WWII Vet, 99, Attends Graduation 70 Years after Finishing Degree
Seventy years after Elizabeth Barker Johnson graduated from what is now known as the Winston-Salem State University, (WSSU) she was given the honor to walk across the stage and receive her diploma at the school's 2019 commencement ceremony.
On Friday, history was made at WSSU when the school awarded a 99-year-old World War II Veteran her diploma.
Johnson was a Private First Class in the U.S. Army during WWII as a member of the 6888th Regiment, the only all-female, all-African American regiment that was stationed overseas during the war.— NBC News (@NBCNews) May 10, 2019
She was stationed in Kentucky, England and France during her time in the Army.
Everything seemed to stand still at the moment when Johnson was called unto the stage to receive the honorary award. The emotions was unbelievable as people in the audience rose up to give the old lady a standing ovation amidst cheers from various well-wishers.
Elizabeth according to "WXII12" was awarded the honorary degree after circumstances led to her receiving her diploma through a mail seven decades ago.
After the war, she became the first female to enroll on the GI Bill. She earned a degree in education in 1949.— NBC News (@NBCNews) May 10, 2019
However, because she was working as a teacher, she did not get to walk across the stage at her graduation and instead received her degree in the mail.
In 1949, Elizabeth graduated from the college with a degree in education but unfortunately couldn't make it to her graduation ceremony because she had begun working as a teacher.
Johnson who also served in the Army during World War II was a member of the 6888th Regiment, the only all-female, all-African American regiment that was stationed abroad during the war. As a young and vibrant lady then, she was stationed in Kentucky, France, and England where she drove trucks and worked at military Post offices during the war.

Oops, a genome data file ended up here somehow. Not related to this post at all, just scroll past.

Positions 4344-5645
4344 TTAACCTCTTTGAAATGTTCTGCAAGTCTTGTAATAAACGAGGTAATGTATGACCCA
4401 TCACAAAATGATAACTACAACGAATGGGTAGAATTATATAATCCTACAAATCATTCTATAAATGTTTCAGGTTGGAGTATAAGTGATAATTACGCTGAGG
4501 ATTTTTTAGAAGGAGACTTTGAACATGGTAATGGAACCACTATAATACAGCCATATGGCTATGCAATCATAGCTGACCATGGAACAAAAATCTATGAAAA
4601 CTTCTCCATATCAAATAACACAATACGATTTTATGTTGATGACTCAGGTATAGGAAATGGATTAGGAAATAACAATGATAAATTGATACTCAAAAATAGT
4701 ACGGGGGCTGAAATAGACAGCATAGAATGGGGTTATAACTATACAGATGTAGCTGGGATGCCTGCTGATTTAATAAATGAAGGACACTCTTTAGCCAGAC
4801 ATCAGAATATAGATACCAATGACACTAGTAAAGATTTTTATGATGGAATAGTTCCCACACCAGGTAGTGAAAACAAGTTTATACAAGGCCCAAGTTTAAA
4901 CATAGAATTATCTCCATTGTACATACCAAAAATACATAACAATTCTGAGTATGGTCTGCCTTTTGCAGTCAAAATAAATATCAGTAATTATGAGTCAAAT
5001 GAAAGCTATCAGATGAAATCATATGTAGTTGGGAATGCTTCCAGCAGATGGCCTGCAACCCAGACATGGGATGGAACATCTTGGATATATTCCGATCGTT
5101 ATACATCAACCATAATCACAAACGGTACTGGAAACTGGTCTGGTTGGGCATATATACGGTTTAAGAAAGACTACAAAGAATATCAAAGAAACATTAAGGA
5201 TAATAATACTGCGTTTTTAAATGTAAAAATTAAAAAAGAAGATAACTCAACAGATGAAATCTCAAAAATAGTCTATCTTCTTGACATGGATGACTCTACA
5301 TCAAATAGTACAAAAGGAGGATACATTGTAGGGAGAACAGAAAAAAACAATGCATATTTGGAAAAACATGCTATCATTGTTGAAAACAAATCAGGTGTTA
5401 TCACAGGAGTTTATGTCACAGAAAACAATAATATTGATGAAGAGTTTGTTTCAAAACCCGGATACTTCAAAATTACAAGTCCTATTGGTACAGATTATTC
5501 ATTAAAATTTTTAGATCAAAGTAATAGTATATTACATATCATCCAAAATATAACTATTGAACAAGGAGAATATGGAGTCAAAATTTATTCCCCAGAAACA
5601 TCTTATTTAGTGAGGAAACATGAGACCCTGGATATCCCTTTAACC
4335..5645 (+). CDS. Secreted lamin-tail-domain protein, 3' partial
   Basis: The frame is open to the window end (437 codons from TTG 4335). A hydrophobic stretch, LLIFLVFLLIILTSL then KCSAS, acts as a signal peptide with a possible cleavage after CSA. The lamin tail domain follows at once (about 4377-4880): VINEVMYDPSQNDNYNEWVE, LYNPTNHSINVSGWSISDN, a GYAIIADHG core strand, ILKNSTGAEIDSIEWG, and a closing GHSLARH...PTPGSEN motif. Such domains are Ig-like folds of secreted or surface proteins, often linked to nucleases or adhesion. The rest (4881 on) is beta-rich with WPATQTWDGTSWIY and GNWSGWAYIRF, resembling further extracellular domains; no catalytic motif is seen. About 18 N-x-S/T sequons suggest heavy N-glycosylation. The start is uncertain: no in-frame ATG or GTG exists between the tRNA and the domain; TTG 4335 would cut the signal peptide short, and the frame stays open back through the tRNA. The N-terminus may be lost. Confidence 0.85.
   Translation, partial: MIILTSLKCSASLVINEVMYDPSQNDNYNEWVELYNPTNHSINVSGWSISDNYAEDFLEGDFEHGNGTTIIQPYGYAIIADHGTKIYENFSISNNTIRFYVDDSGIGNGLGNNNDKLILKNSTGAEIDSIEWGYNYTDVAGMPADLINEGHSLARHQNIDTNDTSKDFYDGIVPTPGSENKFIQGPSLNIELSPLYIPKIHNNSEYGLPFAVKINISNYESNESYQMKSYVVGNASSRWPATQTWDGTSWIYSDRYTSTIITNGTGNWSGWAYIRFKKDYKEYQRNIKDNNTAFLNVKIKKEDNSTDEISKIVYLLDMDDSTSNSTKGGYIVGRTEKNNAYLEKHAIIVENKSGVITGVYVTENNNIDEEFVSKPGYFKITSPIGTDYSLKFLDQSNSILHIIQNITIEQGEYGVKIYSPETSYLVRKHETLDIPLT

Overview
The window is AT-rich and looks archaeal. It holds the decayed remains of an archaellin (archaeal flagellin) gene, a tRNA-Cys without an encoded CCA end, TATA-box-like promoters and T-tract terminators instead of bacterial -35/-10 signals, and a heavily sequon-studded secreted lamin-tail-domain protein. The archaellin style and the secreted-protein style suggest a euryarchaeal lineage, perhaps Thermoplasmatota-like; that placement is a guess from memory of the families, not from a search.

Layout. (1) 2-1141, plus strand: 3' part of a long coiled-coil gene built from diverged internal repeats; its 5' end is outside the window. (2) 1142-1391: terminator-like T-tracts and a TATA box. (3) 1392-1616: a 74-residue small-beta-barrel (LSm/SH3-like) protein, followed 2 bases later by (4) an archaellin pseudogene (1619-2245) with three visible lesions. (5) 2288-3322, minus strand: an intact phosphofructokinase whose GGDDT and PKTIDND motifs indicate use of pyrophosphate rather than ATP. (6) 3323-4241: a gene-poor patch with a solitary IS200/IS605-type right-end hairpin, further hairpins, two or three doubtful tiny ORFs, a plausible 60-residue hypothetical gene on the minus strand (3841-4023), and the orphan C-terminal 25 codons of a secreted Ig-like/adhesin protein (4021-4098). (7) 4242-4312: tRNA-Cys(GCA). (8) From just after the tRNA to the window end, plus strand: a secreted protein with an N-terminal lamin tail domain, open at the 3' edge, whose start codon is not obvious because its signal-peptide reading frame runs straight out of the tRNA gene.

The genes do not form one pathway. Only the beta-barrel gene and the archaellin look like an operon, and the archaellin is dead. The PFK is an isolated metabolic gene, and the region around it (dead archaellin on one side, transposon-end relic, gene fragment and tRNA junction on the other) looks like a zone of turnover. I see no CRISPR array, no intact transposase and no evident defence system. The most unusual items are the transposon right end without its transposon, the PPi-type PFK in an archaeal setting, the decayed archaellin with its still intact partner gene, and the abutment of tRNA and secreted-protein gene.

Now, at this age with kids and grandkids, Johnson couldn't believe this would happen for her.
Johnson discussed her passion for teaching with @WXII:— NBC News (@NBCNews) May 10, 2019
“To begin with, I felt like dropping out but then there were so many children who were not getting the help they needed so I said, ‘I feel like I’m capable of doing it,’ so that’s why I stayed with it.”
Johnson's family who were present at the event were elated for her as they believed that this is a well-deserved honor. The veteran's daughter, Scott disclosed to "WXII12" that,
“Just happy to be here. Just thrilled. Really just thrilled. I really don’t know how to explain it that she is going to get to do this. I guess I never honestly would have dreamed that this would happen."
Scott also revealed that without sentiments, her mother is one of the best people she knows and that one of the core values Johnson instilled in her over the years was,
“Just to treat everybody the same. She is just such a, I think a wonderful individual. I am not saying that because she is my mother I just think she is a wonderful individual."
On her 99th birthday last week, she was surprised with the news that she had been invited to walk at Friday’s commencement.— NBC News (@NBCNews) May 10, 2019
She was recognized on stage with an honorary degree in special education. Johnson taught in Virginia and North Carolina public schools for over 30 years.
But Scott wasn't the only one who couldn't believe that this amazing thing was happening, Elizabeth also revealed that,
"I was excited. I can’t explain how excited I really was,” Johnson told the news station. “I’m just so excited about everything that’s happening. I can’t really believe it’s happening.”
Elizabeth who taught in schools for over three decades explained that after leaving college, her decision to coach students was based on the fact that she wanted to make a change. The 99-year-old also confessed that she thought teaching the younger generation will help her instill knowledge and life lessons into them while they were still young.
WATCH: 99-year-old WWII veteran Elizabeth Barker Johnson, who graduated Winston-Salem State University 70 years ago, walks across the stage to accept her degree in person during a commencement ceremony.— NBC News (@NBCNews) May 10, 2019
Story: https://t.co/nAIhcoAPzR pic.twitter.com/MMBItTGZEY
However, the elderly lady looked dapper in a red graduation cap,, and gown and the audience couldn't have been happier to witness and be a part of her story.